Prescribing Advice for GPs

An NHS Prescribing Advisers' Blog

Drug Safety Update - May 2017

The Medicines and Healthcare products Regulatory Agency (MHRA) has published Drug Safety Update for May 2017 (PDF).

This issue contains information about an association between finasteride 1mg and depression and, in rare cases, suicidal thoughts. Finasteride is used for male pattern baldness at a dose of 1mg daily and for benign prostatic hyperplasia at 5mg daily. It is therefore recommended that patients taking finasteride 1 mg are advised to stop this medication and inform a healthcare professional should they develop symptoms of depression.

This issue also signposts a new set of free e-learning modules to find out more about how and when to report suspected adverse drug reactions. Doctors completing these modules will also earn CPD credits.

There is also a summary of letters sent to healthcare professionals in April including a reminder that retigabine (Trobalt®) has been withdrawn and will not be available from the end of June 2017. Other letters include a warning of the risk of medication errors with oral solution presentations of levetiracetam and a change to dosing recommendations for Amoxil® in patients undergoing haemodialysis.

Action: Clinicians should be aware of this month's new guidance and implement any necessary changes to practice.

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SMC Update - May 2017

The Scottish Medicines Consortium (SMC) has issued its monthly advice on newly licensed medicines.

Liraglutide (Saxenda®) has been rejected for use as an adjunct to a reduced-calorie diet and increased physical activity for weight management in adult patients with an initial Body Mass Index of:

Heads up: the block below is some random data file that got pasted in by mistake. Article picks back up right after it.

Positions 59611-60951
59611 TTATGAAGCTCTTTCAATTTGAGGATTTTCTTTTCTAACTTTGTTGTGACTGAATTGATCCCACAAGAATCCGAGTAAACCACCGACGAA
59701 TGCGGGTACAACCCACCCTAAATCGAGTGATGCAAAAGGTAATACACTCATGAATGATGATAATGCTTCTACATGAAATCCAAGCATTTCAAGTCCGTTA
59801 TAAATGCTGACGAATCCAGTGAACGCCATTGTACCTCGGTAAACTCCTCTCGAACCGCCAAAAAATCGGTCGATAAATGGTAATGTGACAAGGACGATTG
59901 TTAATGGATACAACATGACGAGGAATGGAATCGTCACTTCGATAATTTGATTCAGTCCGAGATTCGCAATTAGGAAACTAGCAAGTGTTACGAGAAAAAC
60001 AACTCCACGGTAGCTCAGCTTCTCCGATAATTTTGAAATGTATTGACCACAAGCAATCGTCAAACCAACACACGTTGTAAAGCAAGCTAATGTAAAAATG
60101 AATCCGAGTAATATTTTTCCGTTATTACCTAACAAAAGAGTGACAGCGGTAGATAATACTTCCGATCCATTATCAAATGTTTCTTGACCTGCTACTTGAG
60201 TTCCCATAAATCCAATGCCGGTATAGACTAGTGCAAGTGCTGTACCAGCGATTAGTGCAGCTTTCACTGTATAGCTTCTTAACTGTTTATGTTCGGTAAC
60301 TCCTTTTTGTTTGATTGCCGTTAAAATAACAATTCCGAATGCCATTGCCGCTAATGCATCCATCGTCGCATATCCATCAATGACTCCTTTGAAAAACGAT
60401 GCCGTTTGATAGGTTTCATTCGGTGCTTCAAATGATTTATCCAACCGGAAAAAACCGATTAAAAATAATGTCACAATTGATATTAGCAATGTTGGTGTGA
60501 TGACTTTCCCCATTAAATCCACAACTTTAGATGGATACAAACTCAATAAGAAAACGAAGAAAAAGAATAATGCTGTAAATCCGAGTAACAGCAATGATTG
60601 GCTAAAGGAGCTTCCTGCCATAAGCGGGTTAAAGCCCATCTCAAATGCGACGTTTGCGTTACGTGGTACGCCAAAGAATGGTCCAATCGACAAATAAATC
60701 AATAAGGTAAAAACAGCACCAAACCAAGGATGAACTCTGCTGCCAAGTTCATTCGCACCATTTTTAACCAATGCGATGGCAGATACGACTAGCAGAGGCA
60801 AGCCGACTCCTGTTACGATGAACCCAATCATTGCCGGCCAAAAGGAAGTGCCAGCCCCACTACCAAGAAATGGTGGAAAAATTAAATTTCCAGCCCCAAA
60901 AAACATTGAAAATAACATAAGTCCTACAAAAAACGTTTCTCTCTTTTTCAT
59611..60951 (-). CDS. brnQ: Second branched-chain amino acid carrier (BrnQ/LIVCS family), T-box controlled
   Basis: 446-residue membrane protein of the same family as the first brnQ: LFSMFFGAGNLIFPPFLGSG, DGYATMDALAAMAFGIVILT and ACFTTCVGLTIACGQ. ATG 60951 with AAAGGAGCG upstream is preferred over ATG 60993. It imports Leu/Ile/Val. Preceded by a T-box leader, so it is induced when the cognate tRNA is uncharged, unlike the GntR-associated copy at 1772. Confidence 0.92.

• ≥30kg/m2 (obese)
  • ≥27kg/m2 and <30kg/m2 (overweight) with at least one weight-related comorbidity such as dysglycaemia (pre-diabetes or type 2 diabetes mellitus), hypertension, dyslipidaemia or obstructive sleep apnoea

The manufacturer failed to make a submission.

Action: Clinicians should be aware of the recommendations of the SMC. Routine use of rejected and restricted medicines should be avoided.

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Drug Safety Update - April 2017

The Medicines and Healthcare products Regulatory Agency (MHRA) has published Drug Safety Update for April 2017 (PDF).

This issue contains updated information about the risk of developmental disorders seen in babies born to mothers who take valproate medicines. It is estimated that there is a 30–40% risk of developmental disability and a 10% risk of birth defects. Despite previous communications there is evidence that women are still not aware of the risk. The following new recommendations are therefore being made:

  • Do not prescribe valproate medicines for epilepsy or bipolar disorder in women and girls unless other treatments are ineffective or not tolerated; migraine is not a licensed indication
  • Ensure women and girls taking valproate medicines understand the 30–40% risk of neurodevelopmental disorders and 10% risk of birth defects and are using effective contraception
  • Valproate use in women and girls of childbearing potential must be initiated and supervised by specialists in the treatment of epilepsy or bipolar disorder